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I am implementing a very basic thread in C#:

private Thread listenThread;

public void startParser()
{
   this.listenThread = new Thread(new ThreadStart(checkingData));
   this.listenThread.IsBackground = true;
   this.listenThread.Start();
}

private void checkingData()
{
   while (true)
   {

   }

}

Then I immediately get 100% CPU. I want to check if sensor data is read inside the while(true) loop. Why it is like this?

Thanks in advance.

share|improve this question
    
Can we assume there is actually some implementation in the while loop, and that it has some ability to terminate? – Yuck May 20 '11 at 0:12
1  
Getting 100% CPU is correct according to this code. Is there any interval you want to check sensor data? Probably you may have to sleep the thread accordingly. – CharithJ May 20 '11 at 0:14
up vote 10 down vote accepted

while (true) is what killing your CPU.

You can add Thread.Sleep(X) to you while to give CPU some rest before checking again.

Also, seems like you actually need a Timer.

Look at one of the Timer classes here http://msdn.microsoft.com/en-us/library/system.threading.timer.aspx.

Use Timer with as high pulling interval as you can afford, 1 sec, half a sec.
You need to tradeoff between CPU usage and the maximum delay you can afford between checks.

share|improve this answer
    
Hi. thanks. But then how can I wait for data coming? I would like to continuously checking the data coming. – olidev May 20 '11 at 0:13
1  
How often do you need to be checking realistically? Even letting it sleep for 10ms will make a huge difference. – g.foley May 20 '11 at 0:16
    
@JoesyXHN - where are your data coming from? – Alex Aza May 20 '11 at 0:16

Let your loop sleep. It's running around and around and getting tired. At the very least, let it take a break eventually.

share|improve this answer
    
should I use: timer.tick per 1 millisecond instead of using thread with while loop and sleep for 1 millisecond? – olidev May 20 '11 at 0:14
    
BAHAHAHAHAHAHAHA! 1 millisecond! try 100-500 milliseconds. – William Mioch May 20 '11 at 0:29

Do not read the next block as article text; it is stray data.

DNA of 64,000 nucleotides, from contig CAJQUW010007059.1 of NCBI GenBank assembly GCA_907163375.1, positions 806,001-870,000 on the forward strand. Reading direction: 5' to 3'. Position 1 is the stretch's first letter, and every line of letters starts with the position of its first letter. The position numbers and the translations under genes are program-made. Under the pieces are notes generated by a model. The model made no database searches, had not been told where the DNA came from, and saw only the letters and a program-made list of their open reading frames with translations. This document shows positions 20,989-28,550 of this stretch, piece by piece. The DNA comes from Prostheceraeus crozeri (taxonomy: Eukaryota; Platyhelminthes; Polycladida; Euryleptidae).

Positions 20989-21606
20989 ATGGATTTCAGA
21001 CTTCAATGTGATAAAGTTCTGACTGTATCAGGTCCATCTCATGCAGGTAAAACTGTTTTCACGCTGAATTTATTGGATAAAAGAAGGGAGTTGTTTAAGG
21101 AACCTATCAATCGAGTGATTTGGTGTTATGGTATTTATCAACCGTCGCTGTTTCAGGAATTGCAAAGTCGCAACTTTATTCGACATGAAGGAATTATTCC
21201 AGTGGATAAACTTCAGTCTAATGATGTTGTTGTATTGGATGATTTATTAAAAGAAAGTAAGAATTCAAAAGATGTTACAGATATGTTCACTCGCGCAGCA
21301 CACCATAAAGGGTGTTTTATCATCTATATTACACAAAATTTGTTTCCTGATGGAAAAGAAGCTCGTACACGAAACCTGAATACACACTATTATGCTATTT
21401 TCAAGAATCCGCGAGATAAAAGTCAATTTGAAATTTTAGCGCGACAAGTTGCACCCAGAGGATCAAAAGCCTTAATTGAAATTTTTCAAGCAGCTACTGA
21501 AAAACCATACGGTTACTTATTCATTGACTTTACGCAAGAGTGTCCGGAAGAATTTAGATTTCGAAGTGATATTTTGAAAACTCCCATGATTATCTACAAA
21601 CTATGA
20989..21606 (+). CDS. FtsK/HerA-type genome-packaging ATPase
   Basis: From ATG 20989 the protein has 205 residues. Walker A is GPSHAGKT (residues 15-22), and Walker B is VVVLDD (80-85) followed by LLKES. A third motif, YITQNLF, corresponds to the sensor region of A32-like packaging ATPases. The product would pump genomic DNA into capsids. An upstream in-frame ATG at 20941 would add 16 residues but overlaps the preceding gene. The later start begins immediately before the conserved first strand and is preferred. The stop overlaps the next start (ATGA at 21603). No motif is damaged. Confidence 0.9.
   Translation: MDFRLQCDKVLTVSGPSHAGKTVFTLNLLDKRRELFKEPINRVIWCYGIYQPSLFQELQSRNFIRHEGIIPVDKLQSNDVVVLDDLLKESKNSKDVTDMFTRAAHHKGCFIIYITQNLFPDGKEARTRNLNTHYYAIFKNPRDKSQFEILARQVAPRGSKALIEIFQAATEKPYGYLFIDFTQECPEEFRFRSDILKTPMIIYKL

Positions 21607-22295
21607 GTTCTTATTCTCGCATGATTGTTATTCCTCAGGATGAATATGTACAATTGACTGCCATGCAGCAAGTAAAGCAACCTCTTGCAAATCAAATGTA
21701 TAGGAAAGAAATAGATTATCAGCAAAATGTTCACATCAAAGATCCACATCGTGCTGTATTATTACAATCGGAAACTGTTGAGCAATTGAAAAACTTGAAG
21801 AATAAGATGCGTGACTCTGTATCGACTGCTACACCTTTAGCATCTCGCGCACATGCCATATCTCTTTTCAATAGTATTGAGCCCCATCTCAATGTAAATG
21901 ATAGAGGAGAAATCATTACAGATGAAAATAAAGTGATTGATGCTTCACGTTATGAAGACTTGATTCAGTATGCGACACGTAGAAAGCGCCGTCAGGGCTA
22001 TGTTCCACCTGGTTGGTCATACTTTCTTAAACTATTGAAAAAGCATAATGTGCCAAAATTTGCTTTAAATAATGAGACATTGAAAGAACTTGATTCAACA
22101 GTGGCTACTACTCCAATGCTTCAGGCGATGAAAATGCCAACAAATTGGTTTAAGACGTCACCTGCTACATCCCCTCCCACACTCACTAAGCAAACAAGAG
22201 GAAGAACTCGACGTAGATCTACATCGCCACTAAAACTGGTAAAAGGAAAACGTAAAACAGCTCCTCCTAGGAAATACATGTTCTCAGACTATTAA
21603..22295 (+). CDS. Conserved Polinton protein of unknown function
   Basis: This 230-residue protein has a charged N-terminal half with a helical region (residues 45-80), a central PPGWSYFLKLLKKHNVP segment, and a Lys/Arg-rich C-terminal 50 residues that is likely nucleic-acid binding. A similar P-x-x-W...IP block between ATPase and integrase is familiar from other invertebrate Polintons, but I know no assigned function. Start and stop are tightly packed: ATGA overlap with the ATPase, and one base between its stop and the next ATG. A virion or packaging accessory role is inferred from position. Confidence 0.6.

Because your function isn't doing anything inside the while block, it grabs the CPU, and, for all practical purposes, never lets go of it, so other threads can do their work

private void checkingData()
{
    while (true)
    {
        // executes, immediately
    }
}

If you change it to the following, you should see more reasonable CPU consumption:

private void checkingData()
{
    while (true)
    {
        // read your sensor data 

        Thread.Sleep(1000);
    }
}
share|improve this answer
    
Please don't make trivial edits just to bump your posts. Editing is encouraged, but please make actual improvements. Thanks! – Michael Myers Jul 13 '11 at 22:27

you can use blocking queue. take a item from blocking queue will block the thread until there is a item put into the queue. that doesn't cost any cpu.

with .net4, you can use BlockingCollection http://msdn.microsoft.com/en-us/library/dd267312.aspx

under version 4, there is not blocking queue int .net framework.

you can find many implements of blocking queue if you google it.

here is a implementation

http://www.codeproject.com/KB/recipes/boundedblockingqueue.aspx

by the way. where does the data you wait come from?

EDIT

if you want to check file. you can use FileSystemWatcher to check it with thread block.

if your data comes from external API and the api doesn't block the thread, there is no way to block the thread except use Thread.Sleep

share|improve this answer
    
how blocking collection will help if JoesyXHN needs to check a file or external API or something else? – Alex Aza May 20 '11 at 0:30
    
you are right. if he want to watch a file or the data comes from external API. blocking collection is useless. – Terry Ma May 20 '11 at 0:44
    
so i asked him where the data comes from. – Terry Ma May 20 '11 at 0:45

If you're polling for a condition, definitely do as others suggested and put in a sleep. I'd also add that if you need maximum performance, you can use a statistical trick to avoid sleeping when sensor data has been read. When you detect sensor data is idle, say, 10 times in a row, then start to sleep on each iteration again.

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